The shower’s hot water calmed me. My mind meandered to the many times that guys came up to me and reminded me of advice that I had given them years before, advice that I had long forgotten. God gave me a gift?
Elijah’s warning got my attention, shook me up. This was twice now, no accident and no coincidence. Wait until I tell my girlfriend, Colleen, about this.
This is “my last warning.”
That doesn’t sound good.
I went from the gym to a bar and had a few pops. When I saw Colleen, I told her the whole story.
Colleen reacted unexpectedly.
“You can’t ignore this warning. You know how strong your mother’s prayers are. You’ve got to get to the bottom of this. God wants to reach you.”
Colleen’s an academic, a lifelong student, and a brilliant girl who when focused could memorize a book during a nuclear attack. Nothing normally shook her.
I told her to calm down. I’d check it out when I got around to it.
This happened Monday.I had to see a knee doctor in Manhattan Wednesday. I called Colleen,
“I have a 2 p.m. appointment in the city. How about dinner after?”
* * *
We met in an Indian restaurant. All went well. Now it was late afternoon and rush hour had started. I dreaded the trip upstate so I suggested a movie.
Wednesday was a slow night at the office. Red could handle the action.
At the curb, I spied a newsstand. Colleen jumped out to buy a paper and check the movie listings. Back immediately,
“No more papers,” she said.
This guy ran out of papers in Manhattan? I spotted a candy store, shot through the green light, and pulled over to the curb. Two minutes later, she said,
“No papers. He’s all out.”
“Are you fucken kidding me? Forget it. Let’s get the hell out of Manhattan before it’s bumper to bumper. We’ll just catch a movie in Yonkers.”
Driving up the FDR Drive was predictable, two hours to go 10 or 20 miles. In Yonkers, I saw a multiplex and pulled over. I bought two tickets for Good Will Hunting” with an 8 p.m. start.
“Baby I’m not drinking. How you want to kill time until the movie begins?”
“Look, a Barnes and Noble,” she said. “Let’s browse the books.”
Walking through the parking lot, an afterthought,
“We should look up that Bible reference the blackpreacher told you about,” Colleen said.
“Yeah, why the hell not. What was it again, Jeremiah Chapter 1.5?”
Inside the bookstore, I said,
“Find the section marked Religion.”
I strolled through. I was shocked. Not one Bible. From the other aisle, Colleen shouted,
“Here’s a whole section with nothing but Bibles. Over here.”
I joined her among rows and rows of Bibles: King James, Webster, Young, Darby, Living, Good News and Hebrew. Bibles in German, French, Dutch, every language imaginable, hundreds overwhelmed me.
She said, “Grab any one.” I reached randomly for a Bible at eye level and paused. Looking down at the book’s roughly 3000 pages, I noticed one dog-eared page. I got a cold chill. My knees weakened. I hesitated to open the book.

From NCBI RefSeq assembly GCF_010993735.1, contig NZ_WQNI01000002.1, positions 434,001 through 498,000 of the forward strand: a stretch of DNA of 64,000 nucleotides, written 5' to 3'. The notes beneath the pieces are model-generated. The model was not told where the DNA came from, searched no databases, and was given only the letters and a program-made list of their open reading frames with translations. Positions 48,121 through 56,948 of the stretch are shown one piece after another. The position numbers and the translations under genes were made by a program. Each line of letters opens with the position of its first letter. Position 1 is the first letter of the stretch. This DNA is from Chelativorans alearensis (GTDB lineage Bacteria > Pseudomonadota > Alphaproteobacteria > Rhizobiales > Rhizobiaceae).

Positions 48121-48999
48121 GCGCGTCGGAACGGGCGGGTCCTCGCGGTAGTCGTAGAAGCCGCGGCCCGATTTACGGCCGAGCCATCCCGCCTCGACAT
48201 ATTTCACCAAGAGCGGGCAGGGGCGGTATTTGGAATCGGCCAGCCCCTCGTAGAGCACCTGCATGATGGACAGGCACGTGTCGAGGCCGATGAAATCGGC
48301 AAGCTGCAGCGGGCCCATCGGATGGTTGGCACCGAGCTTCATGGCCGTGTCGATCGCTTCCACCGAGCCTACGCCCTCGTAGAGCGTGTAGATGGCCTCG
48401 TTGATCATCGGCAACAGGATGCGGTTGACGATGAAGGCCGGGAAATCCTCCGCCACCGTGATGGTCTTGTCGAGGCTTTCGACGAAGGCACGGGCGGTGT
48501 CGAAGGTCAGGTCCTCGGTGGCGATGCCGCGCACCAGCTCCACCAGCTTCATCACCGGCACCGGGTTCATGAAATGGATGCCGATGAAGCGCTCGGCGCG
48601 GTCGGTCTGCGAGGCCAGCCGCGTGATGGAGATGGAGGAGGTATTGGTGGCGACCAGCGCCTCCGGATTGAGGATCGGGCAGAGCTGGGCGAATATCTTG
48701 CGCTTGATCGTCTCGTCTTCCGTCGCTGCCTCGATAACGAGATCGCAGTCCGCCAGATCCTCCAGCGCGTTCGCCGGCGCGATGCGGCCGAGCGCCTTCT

I said, “Impossible, it can’t be. If this dog-ear is Jeremiah Chapter 1.5, I swear to God I’ll drop dead.”
Colleen’s emerald eyes turned eggshell-white. I turned to the marked page, before me like a neon warning sign, Jeremiah Chapter 1.5.
The print screamed the prophet’s words. My head pivoted in denial.
“What the hell is going on? I can’t fucken take this.”
My terrified girlfriend chanted,
“Oh my God. Oh my God. You can’t ignore this. You can’t. You can’t. You’ve got to do something. Do something.”
I did . . . I listened to my skin crawl.
God’s first words to Jeremiah read, “I knew you, before you were born.” God commanded Jeremiah to preach his message. The prophet would be the most unlikely of messengers.
As a temporal profligate, Jeremiah pleaded mistaken identity. He claimed he was the wrong man for the job. But the Lord used divine insistence, and Jeremiah finally relented
“Before I formed thee in the belly, I knew thee, and before thou camest forth out of the womb . . . I ordained thee a prophet. Do not fear them. I will put the words in your mouth.”
* * *
The following week, I spotted Elijah at the gym and rushed up.
“Hey man, wait until you hear this. You won’t believe it.”
I told him the whole tale. His visage made my anxiety worse. “Why are you surprised that the Holy Spirit contacted you?” He said smugly. “You think the Lord can’t show you signs?”
“Yeah, I know,” I said. “But you’ve got to admit what happened was pretty weird.”
He pointed his enormous finger into my skeptical face.
“Don’t you dare let the Lord down.” For emphasis, he moved inches from my face and tightened his cheek. Even the teeth on the right side of his lip were exposed.
“Not again. Don’t you dare let the Lord down, again,” he repeated.
* * *
I couldn’t believe it. This incident really shook me up.
Don’t you dare let the Lord down, again? How did he know about my past warning?
Then he had stuck a finger as big as a cucumber in my face.
What was that a curse or something? Sonofabitch might just as well have said,
“Let it be on your head.”
Jeremiah’s passage had gone on to read that God sometimes chooses unlikely orators to deliver his message. God warned Jeremiah that he had no choice. If the chosen prophet ignored God’s command, he and his descendents would be severely punished.
I didn’t need God’s punishment and neither did my son. So, if the Lord demanded an unlikely orator, maybe I could be his boy. No one had ever accused me of sainthood, but I couldn’t see this marriage of God and man working.
Not with Connor Kelly as the groom anyway.
Another hedonistic Irishman, Oscar Wilde, once famously said,
“Nothing succeeds like excess.”
I had spent the better part of my life trying to prove him right.
So let me start my story on more empirical ground . . . The day I called that hooker in Myrtle Beach.